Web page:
class Pinger:
    TIMEOUT = 2000  # default timeout (in ms)

    def __init__(self, host: str, timeout: int = TIMEOUT):
        self.host = host
        self.timeout = timeout

    def call(self) -> float:
        try:
            resp = ping(self.host, count=1, timeout=self.timeout/1000)
            rtt = resp.rtt_avg_ms
        except Exception as e:
            rtt = self.timeout

        return rtt

p = Pinger(host='8.8.8.8')
print(p.call())
# 35.6

Invoking call() will internally call the ping function from pythonping and return the RTT.

Integrating the rest

With these two components in place, let's see the final code.

import datetime as dt

import matplotlib as mpl
import matplotlib.animation as animation
import matplotlib.pyplot as plt
from pythonping import ping

# disables default toolbar
# comment out this line if you wanna show them.
mpl.rcParams['toolbar'] = 'None'


class Pinger:
    TIMEOUT = 2000  # default timeout (in ms)

    def __init__(self, host: str, timeout: int = TIMEOUT):
        self.host = host
        self.timeout = timeout

    def call(self) -> float:
        try:
            resp = ping(self.host, count=1, timeout=self.timeout/1000)
            rtt = resp.rtt_avg_ms
        except Exception as e:
            rtt = self.timeout

        return rtt


class PingPlotter:
    LIMIT = 1000  # default limit of data points to display
    INTERVAL = 500  # default interval between pings (in ms)

    def __init__(self, pinger: Pinger, limit: int = LIMIT, interval: int = INTERVAL):
        self.pinger = pinger
        self.limit = limit
        self.interval = interval

        # Initialize data points
        self.timestamps = []
        self.rtts = []

        # init plot
        self.fig, self.ax = plt.subplots()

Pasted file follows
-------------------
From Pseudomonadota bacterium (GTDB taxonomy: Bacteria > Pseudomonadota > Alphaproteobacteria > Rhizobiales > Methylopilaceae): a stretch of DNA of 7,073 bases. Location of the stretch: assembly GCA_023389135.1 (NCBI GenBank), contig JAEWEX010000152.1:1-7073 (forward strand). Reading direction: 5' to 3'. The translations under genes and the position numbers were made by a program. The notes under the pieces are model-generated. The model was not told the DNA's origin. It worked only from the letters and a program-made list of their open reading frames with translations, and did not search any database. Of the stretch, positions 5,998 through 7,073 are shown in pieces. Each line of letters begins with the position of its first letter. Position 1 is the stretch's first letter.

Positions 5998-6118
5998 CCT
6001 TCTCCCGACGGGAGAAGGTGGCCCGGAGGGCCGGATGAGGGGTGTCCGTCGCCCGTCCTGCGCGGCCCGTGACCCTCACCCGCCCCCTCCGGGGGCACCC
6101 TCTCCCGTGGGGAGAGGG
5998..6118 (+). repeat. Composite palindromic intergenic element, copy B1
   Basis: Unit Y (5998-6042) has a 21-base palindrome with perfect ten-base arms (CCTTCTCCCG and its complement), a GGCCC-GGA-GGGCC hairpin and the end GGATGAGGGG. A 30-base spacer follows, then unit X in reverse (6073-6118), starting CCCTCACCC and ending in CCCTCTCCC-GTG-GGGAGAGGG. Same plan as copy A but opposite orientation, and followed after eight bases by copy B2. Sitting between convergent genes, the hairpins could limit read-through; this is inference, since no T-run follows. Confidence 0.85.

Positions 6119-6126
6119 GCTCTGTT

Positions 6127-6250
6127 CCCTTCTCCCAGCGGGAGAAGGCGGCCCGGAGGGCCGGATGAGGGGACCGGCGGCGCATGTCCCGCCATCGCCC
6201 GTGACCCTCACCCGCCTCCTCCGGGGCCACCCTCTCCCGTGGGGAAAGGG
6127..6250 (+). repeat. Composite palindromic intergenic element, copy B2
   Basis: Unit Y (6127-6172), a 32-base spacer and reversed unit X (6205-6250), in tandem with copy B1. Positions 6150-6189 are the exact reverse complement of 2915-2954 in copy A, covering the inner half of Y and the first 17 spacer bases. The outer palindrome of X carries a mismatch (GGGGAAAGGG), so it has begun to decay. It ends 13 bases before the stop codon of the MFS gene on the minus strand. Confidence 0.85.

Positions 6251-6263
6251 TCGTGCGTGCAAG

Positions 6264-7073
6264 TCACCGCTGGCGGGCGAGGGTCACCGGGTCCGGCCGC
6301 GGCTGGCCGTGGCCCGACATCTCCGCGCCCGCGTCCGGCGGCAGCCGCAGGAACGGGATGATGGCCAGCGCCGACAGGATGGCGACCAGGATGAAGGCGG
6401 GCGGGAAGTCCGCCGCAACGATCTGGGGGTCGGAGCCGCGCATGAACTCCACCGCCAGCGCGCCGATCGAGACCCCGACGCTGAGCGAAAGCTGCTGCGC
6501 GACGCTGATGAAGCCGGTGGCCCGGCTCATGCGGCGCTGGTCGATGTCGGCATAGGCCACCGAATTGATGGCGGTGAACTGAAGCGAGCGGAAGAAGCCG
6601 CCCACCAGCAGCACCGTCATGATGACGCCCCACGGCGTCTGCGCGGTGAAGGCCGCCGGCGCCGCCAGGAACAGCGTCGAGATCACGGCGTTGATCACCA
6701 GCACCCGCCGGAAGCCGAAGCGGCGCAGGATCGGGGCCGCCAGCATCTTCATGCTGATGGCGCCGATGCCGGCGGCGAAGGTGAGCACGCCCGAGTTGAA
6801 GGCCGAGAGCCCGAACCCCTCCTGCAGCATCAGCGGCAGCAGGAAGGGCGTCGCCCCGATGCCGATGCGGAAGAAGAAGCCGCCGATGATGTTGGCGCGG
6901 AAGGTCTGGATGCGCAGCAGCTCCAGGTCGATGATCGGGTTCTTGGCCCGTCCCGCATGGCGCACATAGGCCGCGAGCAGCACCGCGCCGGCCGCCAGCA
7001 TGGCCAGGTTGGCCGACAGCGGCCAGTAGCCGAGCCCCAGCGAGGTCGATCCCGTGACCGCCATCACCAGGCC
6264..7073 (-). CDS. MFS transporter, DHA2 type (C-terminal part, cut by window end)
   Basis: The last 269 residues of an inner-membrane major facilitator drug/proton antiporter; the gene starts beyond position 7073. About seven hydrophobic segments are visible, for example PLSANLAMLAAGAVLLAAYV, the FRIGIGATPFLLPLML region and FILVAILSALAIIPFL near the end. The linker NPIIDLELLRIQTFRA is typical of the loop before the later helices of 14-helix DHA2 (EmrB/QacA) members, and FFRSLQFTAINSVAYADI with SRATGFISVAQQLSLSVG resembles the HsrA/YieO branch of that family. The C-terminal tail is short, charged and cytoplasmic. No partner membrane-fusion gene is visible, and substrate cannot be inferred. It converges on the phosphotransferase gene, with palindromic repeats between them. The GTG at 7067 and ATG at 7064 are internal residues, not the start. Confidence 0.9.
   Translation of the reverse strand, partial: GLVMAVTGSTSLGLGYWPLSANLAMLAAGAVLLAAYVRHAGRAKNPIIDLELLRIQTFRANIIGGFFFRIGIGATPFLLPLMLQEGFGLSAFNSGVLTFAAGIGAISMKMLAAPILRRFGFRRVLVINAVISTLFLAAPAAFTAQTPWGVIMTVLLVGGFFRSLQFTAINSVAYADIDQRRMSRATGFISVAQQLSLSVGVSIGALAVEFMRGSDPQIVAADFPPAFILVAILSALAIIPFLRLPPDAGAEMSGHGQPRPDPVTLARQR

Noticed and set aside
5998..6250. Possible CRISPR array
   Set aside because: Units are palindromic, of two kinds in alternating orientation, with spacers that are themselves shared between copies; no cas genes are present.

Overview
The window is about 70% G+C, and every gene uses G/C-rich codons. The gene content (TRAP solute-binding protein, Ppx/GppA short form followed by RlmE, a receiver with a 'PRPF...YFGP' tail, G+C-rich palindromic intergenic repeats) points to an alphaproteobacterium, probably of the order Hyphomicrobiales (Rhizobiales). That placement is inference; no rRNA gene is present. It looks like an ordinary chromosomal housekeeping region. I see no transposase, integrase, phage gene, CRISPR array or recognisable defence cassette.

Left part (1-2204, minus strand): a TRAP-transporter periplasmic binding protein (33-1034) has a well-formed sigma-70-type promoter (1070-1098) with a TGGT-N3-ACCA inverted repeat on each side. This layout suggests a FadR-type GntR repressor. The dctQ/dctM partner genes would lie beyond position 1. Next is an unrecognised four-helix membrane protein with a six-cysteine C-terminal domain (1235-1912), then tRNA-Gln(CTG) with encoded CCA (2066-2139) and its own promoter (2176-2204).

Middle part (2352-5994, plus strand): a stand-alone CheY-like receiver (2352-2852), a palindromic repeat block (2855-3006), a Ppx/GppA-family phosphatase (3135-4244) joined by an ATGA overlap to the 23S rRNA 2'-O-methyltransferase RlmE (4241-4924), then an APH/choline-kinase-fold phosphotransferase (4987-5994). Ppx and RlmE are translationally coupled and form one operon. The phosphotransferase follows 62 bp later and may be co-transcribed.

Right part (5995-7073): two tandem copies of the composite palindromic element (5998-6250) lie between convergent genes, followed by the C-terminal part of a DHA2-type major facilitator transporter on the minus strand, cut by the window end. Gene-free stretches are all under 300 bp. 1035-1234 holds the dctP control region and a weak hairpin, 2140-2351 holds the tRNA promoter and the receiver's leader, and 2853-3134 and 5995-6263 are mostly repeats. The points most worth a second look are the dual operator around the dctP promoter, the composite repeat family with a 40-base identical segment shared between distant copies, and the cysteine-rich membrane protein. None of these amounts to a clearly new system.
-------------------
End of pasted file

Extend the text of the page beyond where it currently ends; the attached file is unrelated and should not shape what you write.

def __update_data(self):
        rtt = self.pinger.call()

        self.timestamps.append(dt.datetime.now())
        self.timestamps = self.timestamps[-self.limit:]
        self.rtts.append(rtt)
        self.rtts = self.rtts[-self.limit:]

    def __render_frame(self, i: int):
        self.__update_data()

        self.ax.clear()
        self.ax.grid(True)
        self.ax.plot_date(self.timestamps, self.rtts, 'b-')

        host = self.pinger.host
        plt.title('Latency over time to {}'.format(host))
        plt.ylabel('Round-trip time (ms)')

    def start(self):
        # assign to variable to avoid garbage collection.
        a = animation.FuncAnimation(
            fig=self.fig,
            func=self.__render_frame,
            interval=self.interval,
        )

        plt.show()

pinger = Pinger('8.8.8.8')
plotter = PingPlotter(pinger, limit=500, interval=100)
plotter.start()

And that's it! Here's how the graph looks like (timeout at the end):

Alt Text

Aaanddd here's the full GitHub repo. I also added argparse so I can use the script as a command-line tool.

GitHub logo nickylogan / pypinger

A real-time ping plotter in Python

Next part

Now while I was quite satisfied with the result, I wanted more. I found myself needing to check several hosts at once.

“What better way to have that than creating an editable dashboard?”

Coming soon...